Christopher Tolkien may have retired, but I'm not sure the Tolkien Estate is ready to authorize a series of comics that expand upon the Appendices or later works such as The Silmarillion or Unfinished Tales. Granted, a comic-book series about the journeys and errantries of Aragorn could go on for a long time just getting caught up to Frodo's first encounter with Strider in Bree!

"I may be on the side of the angels, but do not think for one second that I am one of them." - Sherlock

(This post was edited by Otaku-sempai on Dec 27 2017, 7:04pm)


Alientraveller
Lorien


Dec 28 2017, 8:22am

Post #6 of 9 (1666 views)
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The Official Handbook of the Ardaverse? [In reply to] Can't Post


In Reply To
The adaptation of TH might have been permitted due to the story being seen as a children's book, as opposed to a more serious novel in the case of The Lord of the Rings. Luis Bermejo was adapting the Ralph Bakshi film version, apparently under license from Tolkien Enterprises (now Middle-earth Enterprises). I would be all for a complete adaptation of LotR, though it might need to be published in six volumes, all around the size of the TH graphic novel (and would likely be missing the appendices).

I am a little surprised that there never seems to have been a manga (Japanese comics) adaptation of at least TH.


I'm not an otaku myself yet can imagine Elves, Hobbits, Dwarves and Orcs lending themselves well to a Japanese penciler's style.

The idea of the Appendices as an "Official Handbook of the Marvel Universe" type deal might work as an addendum to a LOTR adaptation. I guess it would also quell squire's concerns about too much original writing, though it's not a concern I have given how two of the films' most beloved speeches - Sam in TTT and Aragorn in ROTK - were created by PJ and company.

"Sure, it's not really The Lord of the Rings, but it could still be a pretty damn cool movie." - PJ


Otaku-sempai
Immortal


Dec 28 2017, 3:35pm

Post #7 of 9 (1651 views)
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Other Voices [In reply to] Can't Post


In Reply To
I'm not an otaku myself yet can imagine Elves, Hobbits, Dwarves and Orcs lending themselves well to a Japanese penciler's style.


Otaku is a pretty broad term that roughly translates to 'rabid fan'. Evil You don't have to be Japanese or be interested in anime or manga. You can be a futball otaku, a basketball otaku, a food otaku, an automotive otaku, or even a Tolkien otaku! Laugh We can look at the book illustrations for the Japanese editions of Tolkien's works to get a rough idea of what manga adaptations might look like.








In Reply To
The idea of the Appendices as an "Official Handbook of the Marvel Universe" type deal might work as an addendum to a LOTR adaptation. I guess it would also quell squire's concerns about too much original writing, though it's not a concern I have given how two of the films' most beloved speeches - Sam in TTT and Aragorn in ROTK - were created by PJ and company.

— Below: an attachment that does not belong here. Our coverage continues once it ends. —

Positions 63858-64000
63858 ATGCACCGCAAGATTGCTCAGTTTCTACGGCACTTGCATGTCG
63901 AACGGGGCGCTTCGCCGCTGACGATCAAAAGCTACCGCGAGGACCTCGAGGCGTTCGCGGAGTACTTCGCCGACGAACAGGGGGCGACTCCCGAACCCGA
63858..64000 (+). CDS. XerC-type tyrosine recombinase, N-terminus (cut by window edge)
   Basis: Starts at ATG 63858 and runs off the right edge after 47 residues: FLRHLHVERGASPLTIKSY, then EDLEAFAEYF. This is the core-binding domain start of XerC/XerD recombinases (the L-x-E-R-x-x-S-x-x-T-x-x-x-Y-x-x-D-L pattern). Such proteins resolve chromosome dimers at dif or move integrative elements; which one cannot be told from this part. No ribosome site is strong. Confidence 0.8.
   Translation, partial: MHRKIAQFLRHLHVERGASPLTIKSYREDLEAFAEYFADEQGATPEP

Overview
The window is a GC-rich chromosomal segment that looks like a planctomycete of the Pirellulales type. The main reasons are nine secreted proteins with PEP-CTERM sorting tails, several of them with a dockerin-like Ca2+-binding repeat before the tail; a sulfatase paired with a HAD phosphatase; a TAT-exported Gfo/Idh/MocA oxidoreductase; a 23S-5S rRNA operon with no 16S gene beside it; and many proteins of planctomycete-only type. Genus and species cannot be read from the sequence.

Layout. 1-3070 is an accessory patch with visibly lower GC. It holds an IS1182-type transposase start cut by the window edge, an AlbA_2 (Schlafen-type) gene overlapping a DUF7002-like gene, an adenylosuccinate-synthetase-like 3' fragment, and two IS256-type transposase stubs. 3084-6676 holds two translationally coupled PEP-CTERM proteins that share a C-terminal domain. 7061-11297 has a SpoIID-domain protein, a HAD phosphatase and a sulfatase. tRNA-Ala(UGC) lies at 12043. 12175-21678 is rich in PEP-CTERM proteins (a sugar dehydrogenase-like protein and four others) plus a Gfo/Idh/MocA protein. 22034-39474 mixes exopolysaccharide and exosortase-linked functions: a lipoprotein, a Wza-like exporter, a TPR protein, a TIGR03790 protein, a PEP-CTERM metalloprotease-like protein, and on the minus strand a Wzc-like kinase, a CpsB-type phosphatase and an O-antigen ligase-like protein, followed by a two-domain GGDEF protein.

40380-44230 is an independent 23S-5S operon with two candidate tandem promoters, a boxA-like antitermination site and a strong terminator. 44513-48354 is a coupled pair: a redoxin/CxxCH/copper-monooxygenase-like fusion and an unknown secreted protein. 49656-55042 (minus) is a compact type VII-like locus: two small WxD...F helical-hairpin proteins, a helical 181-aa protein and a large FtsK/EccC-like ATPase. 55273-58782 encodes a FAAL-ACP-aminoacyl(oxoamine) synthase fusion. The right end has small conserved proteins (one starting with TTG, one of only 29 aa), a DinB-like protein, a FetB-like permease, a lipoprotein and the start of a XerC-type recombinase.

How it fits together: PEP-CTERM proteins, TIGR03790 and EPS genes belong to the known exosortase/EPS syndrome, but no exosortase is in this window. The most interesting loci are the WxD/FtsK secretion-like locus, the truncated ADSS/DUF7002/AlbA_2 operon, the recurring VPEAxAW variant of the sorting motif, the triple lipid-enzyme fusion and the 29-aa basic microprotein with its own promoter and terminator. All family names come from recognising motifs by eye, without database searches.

Yes, any new adaptation or addition to (secondary?) canon has the opportunity to refresh the material for a new audience. There are places where Jackson certainly did succeed at that even as some changes gave conniptions to some of the existing fandom. It is probably worth remembering that some of the most reviled sequences ("I could have anything down my pants!"; "Because it was real.") are bound to be among someone's favorite scenes. In the right hands, there is material in the appendices that could become graphic novels in their own right--or even an entire series of collected graphic novels in the case (for one example) of "The Tale of Aragorn and Arwen" from Appendix A.

"I may be on the side of the angels, but do not think for one second that I am one of them." - Sherlock

(This post was edited by Otaku-sempai on Dec 28 2017, 3:46pm)


MorgulBlade
The Shire


Jan 4, 7:28pm

Post #8 of 9 (1489 views)
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re: spin offs [In reply to] Can't Post


In Reply To
Christopher Tolkien may have retired, but I'm not sure the Tolkien Estate is ready to authorize a series of comics that expand upon the Appendices or later works such as The Silmarillion or Unfinished Tales. Granted, a comic-book series about the journeys and errantries of Aragorn could go on for a long time just getting caught up to Frodo's first encounter with Strider in Bree!


I am just surprised because we have gotten video games (like shadow of mordor) which would seem to take new spins on established lore but somehow graphic novels always seem to be out of the realm of possibility here.


Otaku-sempai
Immortal


Jan 4, 8:39pm

Post #9 of 9 (1485 views)
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Times have changed! [In reply to] Can't Post


In Reply To
I am just surprised because we have gotten video games (like shadow of mordor) which would seem to take new spins on established lore but somehow graphic novels always seem to be out of the realm of possibility here.


When Eclipse Comics originally serialized The Hobbit as a comic, graphic novel adaptations of longer works like The Lord of the Rings was considered to be untenable. But things have changed, and we see more and more book series adapted and collected into multi-volume graphic novels. It might be that no comics publisher has made an offer to the Tolkien Estate in recent years, such an offer might not have been good enough, or there may have been a bias within the Estate against the comics format. Without inside information it is hard to know.

And for the record, I am a little surprised (and disappointed) that we haven't seen an animated movie prequel to any of the recent Middle-earth games. Such direct-to-video movies were getting pretty commonplace for a while.

"I may be on the side of the angels, but do not think for one second that I am one of them." - Sherlock

(This post was edited by Otaku-sempai on Jan 4, 8:42pm)